“Rex has strong beliefs about the sandwiches,” Lucille said. “We need at least twelve customers before we set out refreshments.”
Christie joined them, bubbly with wannahelp . “Sandwich time?”
“We’re waiting for more customers.”
Christie recognized Ralph. “Back again. For the culture, right?”
Bender took Christie’s response as bucking for a raise. Showing Lucille she knew a thing or two about the economics of running a bookstore.
Ralph radiated his own energy. Extended both hands to Christie. “There,” he said. “See. Washed. Clean.”
Bender certain he’d come in on something between Christie and Ralph. Maybe Lucille also in on this scenario.
“Got busted last week for getting mayonnaise on a Harry Potter,” Ralph said. “Christie, here, she don’t miss a trick.”
“Like the paper towels,” Christie said. “Every time you’re here, I have to refill the container.”
“You got something against personal hygiene?”
Bender thought for sure Lucille would say “Oh, dear.” But she surprised him. “We—that is, Angela and I—thought since Mr. Bender has written about acting, we’d serve deviled ham.”
“You had cucumber rounds for Fagan,” Ralph said.
“That’s because he’s English.”
“He’s so English, how come he didn’t take any?”
“Because,” Christie on a roll of triumph. “Because you stuffed them all in your canvas bag.”
Bender got the picture now. The time before he moved to Milpas Street Storage, a combination gift from two SBPD uniforms and Frank Burns. Lived in his battered Volvo station wagon. Recognized Ralph’s homeless status. Ralph, trying to keep fed and clean, without a roof over his head.
Bender watched Lucille take things into account, cope with what he thought to be her assessment of an evening gone wrong. Her face worked through its grandmotherly sweetness to a moment of reddened cheeks. A blush of embarrassment for herself, possible she extended it to include recognition of Bender, here only with herself, Christie, and Ralph. “I don’t see the harm,” she told the clerk, “in offering Ralph a sandwich now. Of course one for Mr. Bender.”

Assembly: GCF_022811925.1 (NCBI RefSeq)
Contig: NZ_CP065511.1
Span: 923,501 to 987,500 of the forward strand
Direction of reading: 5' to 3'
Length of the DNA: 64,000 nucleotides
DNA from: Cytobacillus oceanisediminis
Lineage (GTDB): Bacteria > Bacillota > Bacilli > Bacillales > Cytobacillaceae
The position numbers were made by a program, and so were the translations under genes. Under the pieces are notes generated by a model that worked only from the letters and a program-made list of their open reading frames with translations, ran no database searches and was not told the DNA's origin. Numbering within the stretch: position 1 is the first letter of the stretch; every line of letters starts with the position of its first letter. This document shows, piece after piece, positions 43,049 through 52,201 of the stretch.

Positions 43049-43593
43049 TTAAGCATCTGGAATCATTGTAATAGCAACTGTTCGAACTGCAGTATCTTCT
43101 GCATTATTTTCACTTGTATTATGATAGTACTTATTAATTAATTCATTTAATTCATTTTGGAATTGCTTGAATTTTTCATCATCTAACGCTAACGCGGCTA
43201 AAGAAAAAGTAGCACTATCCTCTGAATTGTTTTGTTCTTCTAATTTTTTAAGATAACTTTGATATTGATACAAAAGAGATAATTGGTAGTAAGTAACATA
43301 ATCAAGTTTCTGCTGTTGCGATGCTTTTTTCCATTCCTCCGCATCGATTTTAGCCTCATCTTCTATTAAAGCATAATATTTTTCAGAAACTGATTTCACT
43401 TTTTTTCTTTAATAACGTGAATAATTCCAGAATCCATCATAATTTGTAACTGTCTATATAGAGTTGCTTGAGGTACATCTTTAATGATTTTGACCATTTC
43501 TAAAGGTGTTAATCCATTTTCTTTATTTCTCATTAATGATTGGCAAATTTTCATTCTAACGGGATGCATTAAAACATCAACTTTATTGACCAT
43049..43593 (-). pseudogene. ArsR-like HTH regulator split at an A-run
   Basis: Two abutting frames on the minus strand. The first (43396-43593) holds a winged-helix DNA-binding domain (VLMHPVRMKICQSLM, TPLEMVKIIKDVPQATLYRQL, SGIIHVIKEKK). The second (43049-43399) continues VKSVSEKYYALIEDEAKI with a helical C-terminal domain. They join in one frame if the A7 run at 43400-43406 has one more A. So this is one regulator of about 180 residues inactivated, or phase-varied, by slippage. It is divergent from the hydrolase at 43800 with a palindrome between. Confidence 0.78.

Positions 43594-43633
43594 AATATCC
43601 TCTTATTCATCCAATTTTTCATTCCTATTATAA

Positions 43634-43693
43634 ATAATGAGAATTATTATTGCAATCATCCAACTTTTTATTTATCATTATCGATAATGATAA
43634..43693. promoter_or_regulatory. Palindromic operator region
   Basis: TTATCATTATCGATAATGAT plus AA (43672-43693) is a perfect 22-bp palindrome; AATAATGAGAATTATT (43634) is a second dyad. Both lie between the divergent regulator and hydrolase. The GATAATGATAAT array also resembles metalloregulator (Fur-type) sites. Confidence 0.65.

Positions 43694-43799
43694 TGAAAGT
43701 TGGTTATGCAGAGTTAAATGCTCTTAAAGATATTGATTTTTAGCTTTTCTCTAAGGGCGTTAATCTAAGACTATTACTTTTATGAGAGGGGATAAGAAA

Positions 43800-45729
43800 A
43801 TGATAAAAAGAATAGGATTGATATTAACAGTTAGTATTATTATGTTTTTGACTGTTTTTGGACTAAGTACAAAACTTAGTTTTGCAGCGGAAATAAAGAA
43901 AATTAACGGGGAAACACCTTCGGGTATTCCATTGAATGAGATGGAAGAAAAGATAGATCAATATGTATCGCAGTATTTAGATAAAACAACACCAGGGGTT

“It’s all right,” Bender said. “Really.”
“No.” Lucille stomped her foot. “Not all right. Not the slightest bit all right. I had high hopes for this evening. I had high hopes for this store. I used to win prizes, Mr. Bender, for selling single-residence homes in Ventura County. Prizes more significant than Ginzu steak knives. Weeks in Maui.” Surveyed Bender as though checking him for boarding a flight. “Of all the local authors with new books, you were my choice.”
“Why me?”
“You changed careers.”
Bender knew enough not to expand on the economics of his one published book, or the farfetched hope The Bender Method could pave a way for him beyond commercials for a chicken-and-waffle chain. Even worse, memories of times in actor’s workshops when the leader or his classmates unloaded on his performance.
“We really try to present interesting programs here,” Lucille said. “We sacrifice so much. I expect you understand.”
“The reading,” Bender said. “How about it? You introduce me to Ralph, here, and I read from the parts of the book I’ve marked. Talk some about how fiction writers can pick up tricks from actors.”
“Yowza,” Ralph said. “I’d listen to that.”
Bender on the way to liking Ralph. “Let’s hit it,” he told Lucille.
“Oh, dear.” But she took her place at the reading area, waited until Ralph sat. One deep breath, then another.
Bender wondered if she thought of Angela, at her bingo. However Angela fit in the convoluted Rex’s Books scheme of things, might she have done this better?
“Our guest author tonight came to writing after making his way in another discipline, every bit as rigorous as writing.” Stopped when she saw a potential customer stand in the doorway. Intense-looking lady, Lucille’s age, deliberate in the way she scanned the interior of Rex’s Books. Looking for something.
“Don’t see any sandwiches,” the wannabe customer said.
Bender heard Lucille sigh.
“You had cucumber rounds for Brian Fagan.”
Lucille sighed heavier this time. Seemed to come from hidden depths. Was this the boil over? Reminded Bender of his paternal grandmother, whom he discovered in later years to have been a bootlegger at one time. “You coming in? Or not?” Lucille told the lady at the door.
Ralph pumped his fist at Lucille. Gesture of support. He and Lucille now united in common cause. “That lady.” He tried for sotto voce, but Bender could tell it had no chance. “She’s with them Tri-County Seniors. I see her with them over to IHOP, before the dinner prices kick in.”
“Well!” the woman in the doorway said. Left.
“Our speaker tonight—“ Lucille continued.
Ralph spoke so that Bender could hear him. But maybe not Lucille. “Fuck Rex,” he said. “Fuck Rex and his sandwiches, he don’t have the time to show up tonight. Rex’s fucking books. You unnderstan?” Fished through the pockets of his highly patterned, thrift store, full-Cleveland jacket. Produced a rumpled packet of Trader Joe’s fig newtons. “Refreshments on me.” Another fist pump at Lucille. “Yowza. Let the show go on.”

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Shelly Lowenkopf taught at the graduate writing program, University of Southern California, for 34 years, had a shot at teaching undergraduates at UC Santa Barbara, now teaches adults that everything they were taught about writing is either outdated or wrong.